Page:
Amendments made, No. 78, in page 26, line 8, at end insert
'and any order made under section 1(3) or (4) of this Act by virtue of the said section 13'.
No. 79, in page 26, line 9, at end insert
`and the area which shall be taken to be its harbour shall be determined accordingly'.
No. 80, in page 26, line 22, after '(4)', insert '(4A)".
No. 81, in page 26, line 22, leave out 'that section' and insert
`section 5 of this Act'. —[Mr. Michael Spicer.]
Schedule 1, as amended, agreed to.
Schedules 2 and 3 agreed
Bill reported, with amendments; as amended, considered.
Order for Third Reading read. — [Prince of Wales's Consent signified]
I beg to move, That the Bill be now read the Third time.There has been a weighty debate on the Bill, especially in the other place, with 22½ hours of debate. The Bill has been amended considerably, the temporary arbitration provision being one that strikes me at the moment. I think all those who have played a tremendous part, including my hon. Friends the Members for Crosby (Mr. Thornton) and for Harwich (Sir. J. Ridsdale), in improving the legislation and making this a good and balanced Bill.
The Minister said that the Bill had had a great deal of scrutiny. It certainly did in the other place, but I am not sure whether it has had adequate scrutiny in this House. On my hon. Friends' behalf, I have to register our disappointment that we were not able to consider the Bill in greater detail upstairs in Committee; instead, it has been debated on the Floor of the House on the day before the Easter recess. I am not sure that we have fashioned a better Bill out of Committee, but, in principle, this measure is worth supporting, and I certainly do not wish to impede its progress any further. I thank my hon. Friend the Member for Greenock and Port Glasgow (Dr. Godman) for his sterling support throughout the debates.
I join the hon. Member for Wigan (Mr. Stott) in saying that the Bill has had a fair run this evening, but the debates have shown the need for great scrutiny of its detailed and complicated provisions. I share the hon. Gentleman's view that the Bill would have been better had we been able to consider it in greater detail upstairs in Committee, but it is a better Bill than when it started its passage through the other place. The debate has been important because I have been able to put on record some of my misgivings about the Bill's possible consequences.The changes, as far as they have gone, have been welcome. I pay tribute to my hon. Friend the Under-Secretary of State and his colleagues for their co-operation with me in getting the amendments accepted, and to my pilotage colleagues. It is not all gloom. It is a very much better Bill than when it started its passage. That is due in no small measure to that co-operation and to my hon. Friend's willingness to listen to our points. However, my hon. Friend and my right hon. Friend the Secretary of State will need to watch the legislation carefully. We have heard a great deal from Ministers about assurances—about the fair and equitable treatment of pilots and about safety around our coasts — but the proof of the pudding will be in the eating. We must ensure that the intention of the legislation is carried through. For the first time in pilotage legislation, Parliament has handed over the responsibility for pilotage almost totally to other people. We shall not have future opportunities to consider some of the most important matters that affect our coastal waters. As I said on Second Reading, the Bill has had qualified support from pilots. Pilotage reorganisation was long overdue, and that was recognised. We believe that this reorganisation is rather like the curate's egg—good in parts. I say unequivocally that pilots will try to make the legislation work, but in no sense will any of the commitment that they have shown in the past be diminished by this legislation. They will continue to offer the quality of service and dedication to the shipping industry that have been the hallmarks of pilotage for as long as I have had anything to do with it, and certainly for many hundreds of years before that. I thank my hon. Friend the Minister. I just hope that many of his assurances will come to pass.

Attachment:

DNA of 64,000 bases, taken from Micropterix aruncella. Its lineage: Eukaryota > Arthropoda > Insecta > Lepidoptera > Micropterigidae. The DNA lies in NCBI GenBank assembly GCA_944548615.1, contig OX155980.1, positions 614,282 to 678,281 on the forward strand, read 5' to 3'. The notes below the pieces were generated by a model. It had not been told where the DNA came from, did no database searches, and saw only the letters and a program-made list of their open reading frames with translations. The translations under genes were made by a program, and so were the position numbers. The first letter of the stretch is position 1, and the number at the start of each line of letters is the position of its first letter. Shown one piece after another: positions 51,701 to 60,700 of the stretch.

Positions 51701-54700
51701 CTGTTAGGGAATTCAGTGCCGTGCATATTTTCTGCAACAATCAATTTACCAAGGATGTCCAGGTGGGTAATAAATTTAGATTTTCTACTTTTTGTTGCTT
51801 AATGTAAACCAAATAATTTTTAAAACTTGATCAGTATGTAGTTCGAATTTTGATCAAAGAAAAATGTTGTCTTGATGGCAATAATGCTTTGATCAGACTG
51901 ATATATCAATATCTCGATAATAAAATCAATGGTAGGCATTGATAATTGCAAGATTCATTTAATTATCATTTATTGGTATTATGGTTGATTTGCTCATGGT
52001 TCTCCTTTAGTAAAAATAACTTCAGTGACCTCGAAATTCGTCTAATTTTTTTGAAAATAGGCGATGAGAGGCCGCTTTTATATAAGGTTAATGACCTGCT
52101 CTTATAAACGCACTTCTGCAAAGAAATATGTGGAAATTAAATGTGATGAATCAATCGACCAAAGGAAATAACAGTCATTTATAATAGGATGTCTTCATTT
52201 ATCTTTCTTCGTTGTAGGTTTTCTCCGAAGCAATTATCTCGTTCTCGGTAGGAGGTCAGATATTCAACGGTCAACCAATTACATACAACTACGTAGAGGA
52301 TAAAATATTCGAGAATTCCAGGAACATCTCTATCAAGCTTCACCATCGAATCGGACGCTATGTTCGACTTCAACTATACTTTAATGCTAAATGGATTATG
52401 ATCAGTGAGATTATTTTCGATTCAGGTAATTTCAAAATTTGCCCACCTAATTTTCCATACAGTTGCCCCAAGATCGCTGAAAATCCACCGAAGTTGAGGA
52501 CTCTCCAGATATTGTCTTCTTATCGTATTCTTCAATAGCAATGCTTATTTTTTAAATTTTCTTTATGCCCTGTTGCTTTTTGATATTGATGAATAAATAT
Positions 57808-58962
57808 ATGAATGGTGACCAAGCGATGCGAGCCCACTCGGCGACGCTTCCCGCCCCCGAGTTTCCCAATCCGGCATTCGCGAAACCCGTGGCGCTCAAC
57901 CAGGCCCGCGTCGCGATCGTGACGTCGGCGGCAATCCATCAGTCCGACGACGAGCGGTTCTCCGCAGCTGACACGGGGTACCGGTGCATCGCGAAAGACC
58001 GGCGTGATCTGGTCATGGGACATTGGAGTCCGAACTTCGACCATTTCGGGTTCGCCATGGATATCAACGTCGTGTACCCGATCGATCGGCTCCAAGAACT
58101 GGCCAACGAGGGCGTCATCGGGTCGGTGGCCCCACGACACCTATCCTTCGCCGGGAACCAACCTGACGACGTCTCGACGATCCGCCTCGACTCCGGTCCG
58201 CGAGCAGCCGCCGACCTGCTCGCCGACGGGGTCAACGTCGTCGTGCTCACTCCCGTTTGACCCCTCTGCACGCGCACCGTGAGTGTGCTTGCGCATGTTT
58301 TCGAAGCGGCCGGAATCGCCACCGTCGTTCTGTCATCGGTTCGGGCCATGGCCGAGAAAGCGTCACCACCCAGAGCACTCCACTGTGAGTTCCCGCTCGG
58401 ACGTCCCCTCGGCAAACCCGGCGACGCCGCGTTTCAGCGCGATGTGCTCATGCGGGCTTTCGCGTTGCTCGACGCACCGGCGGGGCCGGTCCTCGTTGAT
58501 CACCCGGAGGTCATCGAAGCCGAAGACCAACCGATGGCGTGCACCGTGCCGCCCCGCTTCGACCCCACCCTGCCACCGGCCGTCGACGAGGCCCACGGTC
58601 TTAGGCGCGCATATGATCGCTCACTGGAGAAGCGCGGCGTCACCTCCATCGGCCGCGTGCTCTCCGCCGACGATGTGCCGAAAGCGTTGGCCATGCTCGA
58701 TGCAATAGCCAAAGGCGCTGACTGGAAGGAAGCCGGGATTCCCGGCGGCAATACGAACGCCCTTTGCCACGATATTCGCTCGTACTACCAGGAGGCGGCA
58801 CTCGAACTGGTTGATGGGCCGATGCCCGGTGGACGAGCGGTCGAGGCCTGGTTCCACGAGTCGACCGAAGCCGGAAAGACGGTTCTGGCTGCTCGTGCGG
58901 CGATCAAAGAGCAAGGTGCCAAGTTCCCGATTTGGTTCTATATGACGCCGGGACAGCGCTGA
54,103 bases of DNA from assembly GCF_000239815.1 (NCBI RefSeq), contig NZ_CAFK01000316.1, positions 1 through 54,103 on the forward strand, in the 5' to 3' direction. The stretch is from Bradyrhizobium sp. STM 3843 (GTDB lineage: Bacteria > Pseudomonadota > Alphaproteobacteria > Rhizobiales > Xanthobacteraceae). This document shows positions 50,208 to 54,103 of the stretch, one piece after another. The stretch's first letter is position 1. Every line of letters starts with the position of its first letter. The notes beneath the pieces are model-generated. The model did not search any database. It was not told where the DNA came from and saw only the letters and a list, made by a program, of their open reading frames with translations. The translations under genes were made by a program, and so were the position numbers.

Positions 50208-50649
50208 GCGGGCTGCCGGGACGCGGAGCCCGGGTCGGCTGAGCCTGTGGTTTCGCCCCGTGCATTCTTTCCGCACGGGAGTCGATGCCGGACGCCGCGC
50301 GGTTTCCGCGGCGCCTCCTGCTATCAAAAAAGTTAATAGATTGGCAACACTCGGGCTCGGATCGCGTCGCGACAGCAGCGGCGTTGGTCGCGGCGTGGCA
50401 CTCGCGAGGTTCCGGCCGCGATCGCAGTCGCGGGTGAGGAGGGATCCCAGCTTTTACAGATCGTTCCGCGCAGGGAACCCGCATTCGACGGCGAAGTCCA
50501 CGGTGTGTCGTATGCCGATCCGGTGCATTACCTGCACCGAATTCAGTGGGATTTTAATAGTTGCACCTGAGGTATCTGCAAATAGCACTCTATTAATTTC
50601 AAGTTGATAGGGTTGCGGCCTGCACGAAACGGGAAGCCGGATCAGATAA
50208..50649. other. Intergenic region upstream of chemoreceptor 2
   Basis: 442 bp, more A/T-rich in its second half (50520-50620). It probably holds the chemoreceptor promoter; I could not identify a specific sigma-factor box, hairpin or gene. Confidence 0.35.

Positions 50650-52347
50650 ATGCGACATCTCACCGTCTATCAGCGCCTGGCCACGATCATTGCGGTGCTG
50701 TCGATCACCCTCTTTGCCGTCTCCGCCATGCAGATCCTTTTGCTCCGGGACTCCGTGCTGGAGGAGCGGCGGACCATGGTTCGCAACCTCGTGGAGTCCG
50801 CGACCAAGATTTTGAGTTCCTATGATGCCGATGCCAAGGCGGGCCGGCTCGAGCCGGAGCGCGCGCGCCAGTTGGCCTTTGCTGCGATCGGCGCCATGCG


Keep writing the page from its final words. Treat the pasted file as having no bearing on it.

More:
I echo what has been said about the speed with which the Bill has been disposed of in this House. Many of us would have liked to give it greater scrutiny. Many of the debates underlined the technical and detailed nature of the Bill. When we were able to go into detail, it was clear how much better it would have been if we could have had more time for scrutiny, perhaps not least of the early retirement and compensation provisions which did not even get a cursory examination.The Minister has given the House many assurances and has expressed expectations that the pilots affected by the Bill will be treated fairly and equitably. We hope that those assurances will be well founded in the light of experience and that the Minister's hopes come to pass. What we have achieved in the Bill is an overdue but worthwhile rationalisation of the pilotage service. It is the hope of everyone that the provisions of the Bill work out successfully.
Question put and agreed to.
Bill accordingly read the Third time, and passed, with amendments.